New research has revealed that mothers in England and Wales who appear in a first set of care proceedings still have the same probability of returning to court for subsequent (recurrent) proceedings as they did when earlier benchmark studies were carried out in 2015, 2017 and 2020. Almost a decade on from the first study on recurrence, approximately one in four mothers are still at risk of returning to court. In addition, the actual number of mothers in recurrent proceedings has markedly increased since earlier studies, because more families are appearing in care proceedings.
Since the publication of the first research into recurrence, a range of intensive, therapeutic preventative services have been developed for women who appear in recurrent care proceedings (and increasingly their male partners), to help them stabilise their lives, address histories of trauma, and engage with physical, sexual and mental health services. Evaluations show these services have had a positive impact – however, there are relatively few of them available*, access to them is unevenly spread, some have closed due to insufficient funding or budget cuts, and many have small teams providing support to only a limited number of women and men.
Research published by Nuffield Family Justice Observatory and carried out by the Family Justice Data Partnership – a collaboration between Lancaster University and Swansea University – infers that the level of support available is insufficient to meet the need.
It unveiled that approximately one in four women involved in an initial set of care proceedings are at risk of returning to court for recurrent proceedings within the following 10 years. The findings are largely consistent with earlier benchmark reports from 20151 and 20172 for England and 2020 for Wales3. The study was based on mothers who appeared in care proceedings in England and Wales between 2011/12 and 2020/21, either with a new child, usually a baby**, or the same child.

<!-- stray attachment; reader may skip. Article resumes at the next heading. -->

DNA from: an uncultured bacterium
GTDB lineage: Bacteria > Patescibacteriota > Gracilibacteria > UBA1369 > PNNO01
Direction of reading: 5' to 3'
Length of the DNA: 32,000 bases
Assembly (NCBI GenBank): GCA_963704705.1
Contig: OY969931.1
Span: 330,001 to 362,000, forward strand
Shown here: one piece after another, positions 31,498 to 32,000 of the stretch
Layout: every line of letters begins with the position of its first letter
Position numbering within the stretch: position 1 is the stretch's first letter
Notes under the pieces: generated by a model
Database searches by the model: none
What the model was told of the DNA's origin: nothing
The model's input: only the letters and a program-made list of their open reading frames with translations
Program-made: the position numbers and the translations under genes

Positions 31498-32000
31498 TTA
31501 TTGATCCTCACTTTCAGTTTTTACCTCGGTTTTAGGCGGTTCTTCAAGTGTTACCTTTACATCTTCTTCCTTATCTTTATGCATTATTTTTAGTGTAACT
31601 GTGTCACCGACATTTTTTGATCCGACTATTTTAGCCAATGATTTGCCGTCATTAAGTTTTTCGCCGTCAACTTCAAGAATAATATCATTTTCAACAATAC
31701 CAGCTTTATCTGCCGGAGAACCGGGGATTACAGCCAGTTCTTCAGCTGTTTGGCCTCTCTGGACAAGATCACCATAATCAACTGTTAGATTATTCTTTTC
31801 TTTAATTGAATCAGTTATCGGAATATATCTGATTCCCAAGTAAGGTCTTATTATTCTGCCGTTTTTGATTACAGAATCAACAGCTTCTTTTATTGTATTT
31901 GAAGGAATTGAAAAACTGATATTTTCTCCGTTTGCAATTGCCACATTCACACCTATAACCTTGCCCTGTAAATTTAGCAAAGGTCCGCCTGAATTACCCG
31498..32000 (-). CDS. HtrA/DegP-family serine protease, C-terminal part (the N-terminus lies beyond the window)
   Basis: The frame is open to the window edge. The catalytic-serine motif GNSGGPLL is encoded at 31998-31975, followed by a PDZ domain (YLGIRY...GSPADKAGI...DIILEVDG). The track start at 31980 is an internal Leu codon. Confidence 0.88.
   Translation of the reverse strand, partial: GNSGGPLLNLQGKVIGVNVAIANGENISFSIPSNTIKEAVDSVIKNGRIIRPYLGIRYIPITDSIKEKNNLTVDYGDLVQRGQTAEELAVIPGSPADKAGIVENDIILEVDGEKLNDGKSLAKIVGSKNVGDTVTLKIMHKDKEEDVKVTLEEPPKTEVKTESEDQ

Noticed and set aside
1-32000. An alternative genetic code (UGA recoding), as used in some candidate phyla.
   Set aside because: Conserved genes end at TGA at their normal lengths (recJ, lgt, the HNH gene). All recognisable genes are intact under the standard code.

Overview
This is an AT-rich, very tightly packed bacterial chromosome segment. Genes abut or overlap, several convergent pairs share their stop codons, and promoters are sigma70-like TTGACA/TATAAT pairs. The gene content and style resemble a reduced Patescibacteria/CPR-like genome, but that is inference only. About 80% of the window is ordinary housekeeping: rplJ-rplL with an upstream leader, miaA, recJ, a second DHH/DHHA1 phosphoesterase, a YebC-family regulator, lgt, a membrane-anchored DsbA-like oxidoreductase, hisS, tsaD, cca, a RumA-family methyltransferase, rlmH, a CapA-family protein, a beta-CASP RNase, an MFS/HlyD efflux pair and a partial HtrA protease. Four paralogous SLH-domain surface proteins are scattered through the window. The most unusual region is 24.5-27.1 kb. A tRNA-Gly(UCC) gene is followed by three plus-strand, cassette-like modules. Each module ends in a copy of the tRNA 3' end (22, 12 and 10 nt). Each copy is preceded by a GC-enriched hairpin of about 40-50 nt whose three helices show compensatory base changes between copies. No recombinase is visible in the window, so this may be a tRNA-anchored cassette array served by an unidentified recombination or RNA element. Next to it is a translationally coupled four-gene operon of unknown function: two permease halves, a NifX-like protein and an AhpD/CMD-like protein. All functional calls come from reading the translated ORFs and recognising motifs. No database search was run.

The research also revealed that few babies involved in first repeat proceedings in England will ever return to their parents’ care. A high proportion (38.6 per cent) of cases resulted in placement orders, indicating a plan for adoption. Very few (12.7 per cent) resulted in supervision orders, typically made when children return to their parents’ care.
Furthermore, the risk of mothers returning to court is higher if the first set of proceedings results in a plan for adoption. In these cases, 34 per cent of mothers in England and 31.1 per cent in Wales are likely to return within 10 years***.
The study also unveiled that after a first return to court, the risk of another return increases. In England and Wales respectively, 33 per cent and 26.9 per cent of mothers who experience a first repeat appearance are at risk of a second within 10 years.
To date, much of the published research literature on care proceedings has not distinguished parents in terms of age. This study found that the risk of returning to court within a 10-year period is higher for mothers who first gave birth when young – increasing from one in four to one in three. A high proportion (41.8 per cent) of mothers appearing in recurrent care proceedings with a baby in England and Wales were estimated to be 14-19 years old when they first gave birth. In the general population of England and Wales, the mean maternal age at first birth ranged from 29.7 years in 2011 to 30.7 years in 2020 (ONS 2020).